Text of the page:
• Jason Ranieri

Change Is Upon Us


Change comes daily under normal circumstances. These are not normal circumstances. Change under the pandemic comes quickly. It’s relentless. If you allow yourself to become completely overwhelmed and stressed out by the rapid changes, know you’re not alone. Take a deep breath and consider the following:


1. Recognize and acknowledge that things are changing. Fighting change will prevent you from actually dealing with the changes that are happening. Take a deep breath and tell yourself that you’re going to be ok.


2. All change is stressful. Even positive changes cause stress. During a crisis, definitely most changes aren’t positive. Anything you can do to relieve stress now, can help you manage change.


3. Make a regular schedule. Especially in the midst of a crisis where things are changing rapidly, having a schedule can give you a sense of control. Just don’t get too attached to your schedule because… You got it… Things change.


4. Eat well and eat healthy. Since change causes stress, often stress causes “stress eating.” Suddenly cookies, cake, muffins, sweets, and anything else that isn’t good for us become staples. While an occasional indulgence is useful in helping your mood, maintaining heathy nutritional eating patterns will yield better results in managing stress.


5. Keep moving. Exercise isn’t a cure-all and yet, it seems that it helps so many aspects of your being. We are embodied beings so keeping your body moving feels good and will help you to stay in shape. Exercise also staves off anxiety and depression. Movement releases chemicals in the body that improve mood and reduce anxiety. So, exercise helps mind, body, and soul.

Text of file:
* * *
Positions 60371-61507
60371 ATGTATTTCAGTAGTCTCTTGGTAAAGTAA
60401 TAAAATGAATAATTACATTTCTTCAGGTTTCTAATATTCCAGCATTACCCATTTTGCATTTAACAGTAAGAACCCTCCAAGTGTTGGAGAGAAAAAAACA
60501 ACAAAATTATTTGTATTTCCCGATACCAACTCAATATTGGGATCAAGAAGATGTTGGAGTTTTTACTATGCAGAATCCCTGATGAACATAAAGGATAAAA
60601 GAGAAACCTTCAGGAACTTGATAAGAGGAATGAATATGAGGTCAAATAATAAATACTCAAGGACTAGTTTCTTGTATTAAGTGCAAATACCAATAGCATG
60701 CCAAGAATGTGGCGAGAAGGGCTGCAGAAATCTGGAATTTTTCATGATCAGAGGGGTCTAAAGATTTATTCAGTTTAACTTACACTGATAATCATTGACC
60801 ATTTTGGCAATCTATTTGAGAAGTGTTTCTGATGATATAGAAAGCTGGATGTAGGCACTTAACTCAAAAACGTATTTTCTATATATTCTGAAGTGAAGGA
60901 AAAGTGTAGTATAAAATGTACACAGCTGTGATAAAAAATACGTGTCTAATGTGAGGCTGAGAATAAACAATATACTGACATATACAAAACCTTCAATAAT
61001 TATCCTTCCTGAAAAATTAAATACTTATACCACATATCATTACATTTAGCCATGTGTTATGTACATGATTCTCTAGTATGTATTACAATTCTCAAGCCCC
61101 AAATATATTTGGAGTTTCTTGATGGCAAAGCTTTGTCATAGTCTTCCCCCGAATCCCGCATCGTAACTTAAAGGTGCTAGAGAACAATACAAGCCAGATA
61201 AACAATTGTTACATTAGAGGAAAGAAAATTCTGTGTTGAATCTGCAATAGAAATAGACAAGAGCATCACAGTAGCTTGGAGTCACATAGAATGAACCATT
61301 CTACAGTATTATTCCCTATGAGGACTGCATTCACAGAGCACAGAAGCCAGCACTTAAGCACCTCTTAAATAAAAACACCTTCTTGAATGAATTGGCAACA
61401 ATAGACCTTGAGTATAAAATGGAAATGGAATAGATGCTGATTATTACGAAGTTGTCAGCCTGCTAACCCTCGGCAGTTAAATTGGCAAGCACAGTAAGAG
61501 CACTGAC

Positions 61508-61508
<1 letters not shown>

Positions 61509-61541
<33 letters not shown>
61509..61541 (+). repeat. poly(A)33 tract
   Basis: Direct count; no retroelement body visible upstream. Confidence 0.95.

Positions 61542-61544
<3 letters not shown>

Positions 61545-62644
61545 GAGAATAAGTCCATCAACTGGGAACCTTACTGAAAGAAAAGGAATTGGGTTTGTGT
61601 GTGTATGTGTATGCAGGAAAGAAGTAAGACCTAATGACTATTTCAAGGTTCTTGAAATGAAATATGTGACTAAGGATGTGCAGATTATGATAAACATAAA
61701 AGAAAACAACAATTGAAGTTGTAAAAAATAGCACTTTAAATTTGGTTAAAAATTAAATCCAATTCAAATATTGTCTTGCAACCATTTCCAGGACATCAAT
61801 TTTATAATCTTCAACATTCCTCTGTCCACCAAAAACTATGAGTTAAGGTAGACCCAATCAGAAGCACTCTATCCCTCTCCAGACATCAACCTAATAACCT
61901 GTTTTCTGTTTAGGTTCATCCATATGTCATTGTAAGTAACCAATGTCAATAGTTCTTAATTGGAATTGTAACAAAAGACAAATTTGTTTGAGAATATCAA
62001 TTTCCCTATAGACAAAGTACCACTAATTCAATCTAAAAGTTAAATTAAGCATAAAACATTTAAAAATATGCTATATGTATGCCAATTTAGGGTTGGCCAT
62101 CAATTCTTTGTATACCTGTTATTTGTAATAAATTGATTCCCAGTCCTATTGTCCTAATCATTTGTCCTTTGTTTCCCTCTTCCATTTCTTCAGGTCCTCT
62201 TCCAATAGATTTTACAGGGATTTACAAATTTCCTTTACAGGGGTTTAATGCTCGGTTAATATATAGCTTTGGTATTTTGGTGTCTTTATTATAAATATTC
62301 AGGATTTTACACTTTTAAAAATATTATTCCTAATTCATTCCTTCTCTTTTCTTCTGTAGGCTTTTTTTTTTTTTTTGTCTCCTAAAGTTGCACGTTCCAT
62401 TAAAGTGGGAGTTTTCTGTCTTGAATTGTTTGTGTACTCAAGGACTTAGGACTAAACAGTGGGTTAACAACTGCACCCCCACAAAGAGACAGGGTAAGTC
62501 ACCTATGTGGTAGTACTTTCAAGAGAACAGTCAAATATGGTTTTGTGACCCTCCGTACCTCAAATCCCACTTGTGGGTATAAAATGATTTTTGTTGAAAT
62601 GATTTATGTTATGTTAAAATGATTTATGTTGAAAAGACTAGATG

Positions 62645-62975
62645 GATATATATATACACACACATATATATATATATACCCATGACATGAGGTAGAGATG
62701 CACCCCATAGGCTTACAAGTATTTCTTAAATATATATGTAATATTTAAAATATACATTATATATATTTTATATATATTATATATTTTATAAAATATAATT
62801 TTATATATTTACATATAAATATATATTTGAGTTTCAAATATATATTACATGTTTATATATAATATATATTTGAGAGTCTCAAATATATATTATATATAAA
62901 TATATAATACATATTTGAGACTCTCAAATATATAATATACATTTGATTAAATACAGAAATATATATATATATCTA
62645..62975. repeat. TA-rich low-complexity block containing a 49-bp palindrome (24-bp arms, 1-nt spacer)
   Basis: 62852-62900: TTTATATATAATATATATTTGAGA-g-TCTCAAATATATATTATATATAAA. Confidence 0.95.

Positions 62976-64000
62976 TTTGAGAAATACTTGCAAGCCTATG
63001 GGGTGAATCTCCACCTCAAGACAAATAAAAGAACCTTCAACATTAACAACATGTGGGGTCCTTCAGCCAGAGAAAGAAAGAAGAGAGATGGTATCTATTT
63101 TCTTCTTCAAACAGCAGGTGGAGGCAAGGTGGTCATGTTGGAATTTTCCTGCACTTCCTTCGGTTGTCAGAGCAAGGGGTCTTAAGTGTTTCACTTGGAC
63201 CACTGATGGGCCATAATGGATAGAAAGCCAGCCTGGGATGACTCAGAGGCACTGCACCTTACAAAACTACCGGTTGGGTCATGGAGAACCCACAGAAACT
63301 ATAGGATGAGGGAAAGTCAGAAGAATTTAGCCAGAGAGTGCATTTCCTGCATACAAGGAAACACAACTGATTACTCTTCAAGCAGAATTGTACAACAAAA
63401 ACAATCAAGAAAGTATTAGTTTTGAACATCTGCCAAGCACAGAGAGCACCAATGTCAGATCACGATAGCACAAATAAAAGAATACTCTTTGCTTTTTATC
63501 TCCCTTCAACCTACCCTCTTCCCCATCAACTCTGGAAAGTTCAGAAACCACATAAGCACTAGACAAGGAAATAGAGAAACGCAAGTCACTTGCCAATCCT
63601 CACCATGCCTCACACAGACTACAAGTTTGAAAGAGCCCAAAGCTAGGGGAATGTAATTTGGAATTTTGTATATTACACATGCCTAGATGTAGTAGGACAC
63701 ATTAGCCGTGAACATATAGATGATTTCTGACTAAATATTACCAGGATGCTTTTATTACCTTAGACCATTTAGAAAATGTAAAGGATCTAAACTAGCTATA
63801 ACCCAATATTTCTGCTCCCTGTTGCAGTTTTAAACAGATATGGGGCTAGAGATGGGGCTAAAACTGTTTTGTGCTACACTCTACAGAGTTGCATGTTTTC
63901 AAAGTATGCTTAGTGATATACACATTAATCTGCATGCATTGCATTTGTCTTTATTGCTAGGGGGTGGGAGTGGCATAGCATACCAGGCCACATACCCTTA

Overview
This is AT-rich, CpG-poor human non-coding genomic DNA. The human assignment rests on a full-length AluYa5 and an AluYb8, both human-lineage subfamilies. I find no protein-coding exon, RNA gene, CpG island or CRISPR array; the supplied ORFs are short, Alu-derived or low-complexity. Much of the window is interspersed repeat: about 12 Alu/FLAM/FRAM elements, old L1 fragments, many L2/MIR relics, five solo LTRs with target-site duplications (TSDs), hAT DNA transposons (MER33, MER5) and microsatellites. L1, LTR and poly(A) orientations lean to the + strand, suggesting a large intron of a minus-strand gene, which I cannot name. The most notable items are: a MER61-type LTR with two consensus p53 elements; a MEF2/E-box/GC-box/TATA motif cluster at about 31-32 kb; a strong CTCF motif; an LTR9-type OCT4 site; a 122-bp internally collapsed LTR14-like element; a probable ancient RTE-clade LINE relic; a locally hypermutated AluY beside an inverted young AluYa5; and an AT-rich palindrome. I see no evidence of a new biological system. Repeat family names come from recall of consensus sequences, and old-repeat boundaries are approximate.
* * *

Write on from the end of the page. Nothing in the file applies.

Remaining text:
6. Don’t go it alone. Get some support. Even if you are sheltering-in place alone, reach out through the phone, online, and on apps to friends and family. We are all experiencing many of these changes together. It helps to realize that you aren’t alone in facing change.


7. Accentuate the positive. Practice gratitude. Focus on what you actually have available to you. Are you housed? Do you have food? Do you still have some money coming in? Did you make it through another day? No matter how dark things get, there’s always something going on that can help you have a more positive outlook.


8. Let it out. Don’t completely repress your feelings of anger and frustration. Vent a little bit. Having a group of friends online to whom you can vent is helpful. Don’t vent too much. What you want to do is vent enough so that you can get to the point where you can think more clearly to get creative in problem solving to manage change.


9. Turn it off. Turn off your phone for a while. Turn off the television. Don’t read the latest news 24/7. All you need to do is to find out enough about the changes around you to be able to keep yourself safe and make it through another day. You don’t need to completely immerse yourself in the stress of being bombarded with intense news.


10. Give yourself a break. Don’t be too hard on yourself if you find yourself freaking out and unable to cope sometimes. These are difficult times. No one can manage change perfectly. Allow yourself to freak out a little bit and then pick yourself back up by getting some support. Be gentle with yourself.

#COVID19response #COVID19mentalhealth #COVID19change

Contact

Jason D. Ranieri, LMFT

303 West Joaquin Avenue, Suite 105

San Leandro, CA 94577

T: 510-345-1731
 

therapy@jasonranieri.com

 

Created by Jason D. Ranieri, LMFT © 2019

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